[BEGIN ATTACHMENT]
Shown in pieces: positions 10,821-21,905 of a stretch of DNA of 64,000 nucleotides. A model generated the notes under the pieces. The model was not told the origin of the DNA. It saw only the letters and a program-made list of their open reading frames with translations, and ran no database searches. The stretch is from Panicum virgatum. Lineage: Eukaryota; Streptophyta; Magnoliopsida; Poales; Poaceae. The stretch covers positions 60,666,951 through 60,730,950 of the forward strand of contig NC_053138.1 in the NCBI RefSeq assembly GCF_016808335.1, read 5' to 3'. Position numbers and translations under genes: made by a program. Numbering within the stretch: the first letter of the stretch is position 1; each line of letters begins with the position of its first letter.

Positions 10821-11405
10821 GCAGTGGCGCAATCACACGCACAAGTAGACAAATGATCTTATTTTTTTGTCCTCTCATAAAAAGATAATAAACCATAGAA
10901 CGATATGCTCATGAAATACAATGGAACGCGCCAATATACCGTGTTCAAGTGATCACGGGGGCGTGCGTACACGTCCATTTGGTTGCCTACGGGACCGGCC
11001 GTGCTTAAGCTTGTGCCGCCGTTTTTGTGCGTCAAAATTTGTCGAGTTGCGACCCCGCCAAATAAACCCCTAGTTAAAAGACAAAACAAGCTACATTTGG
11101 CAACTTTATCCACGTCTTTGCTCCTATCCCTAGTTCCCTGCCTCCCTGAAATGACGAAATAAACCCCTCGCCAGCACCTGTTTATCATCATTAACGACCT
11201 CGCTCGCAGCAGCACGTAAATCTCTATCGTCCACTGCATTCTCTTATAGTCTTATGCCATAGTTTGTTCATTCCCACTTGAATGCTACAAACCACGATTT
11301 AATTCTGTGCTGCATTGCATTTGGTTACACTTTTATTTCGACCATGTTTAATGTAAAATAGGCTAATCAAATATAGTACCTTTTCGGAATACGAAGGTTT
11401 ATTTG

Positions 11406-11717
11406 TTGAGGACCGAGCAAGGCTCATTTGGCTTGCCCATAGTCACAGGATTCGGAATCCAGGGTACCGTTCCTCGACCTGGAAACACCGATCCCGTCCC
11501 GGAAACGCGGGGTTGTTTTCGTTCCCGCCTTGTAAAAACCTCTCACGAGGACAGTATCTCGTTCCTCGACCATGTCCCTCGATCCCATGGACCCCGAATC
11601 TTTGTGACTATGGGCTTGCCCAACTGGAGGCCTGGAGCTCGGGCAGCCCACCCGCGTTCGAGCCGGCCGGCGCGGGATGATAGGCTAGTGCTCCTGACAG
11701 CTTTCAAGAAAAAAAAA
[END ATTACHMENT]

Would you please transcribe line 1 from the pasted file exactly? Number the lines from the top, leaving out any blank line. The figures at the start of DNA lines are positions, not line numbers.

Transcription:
Shown in pieces: positions 10,821-21,905 of a stretch of DNA of 64,000 nucleotides. A model generated the notes under the pieces. The model was not told the origin of the DNA. It saw only the letters and a program-made list of their open reading frames with translations, and ran no database searches. The stretch is from Panicum virgatum. Lineage: Eukaryota; Streptophyta; Magnoliopsida; Poales; Poaceae. The stretch covers positions 60,666,951 through 60,730,950 of the forward strand of contig NC_053138.1 in the NCBI RefSeq assembly GCF_016808335.1, read 5' to 3'. Position numbers and translations under genes: made by a program. Numbering within the stretch: the first letter of the stretch is position 1; each line of letters begins with the position of its first letter.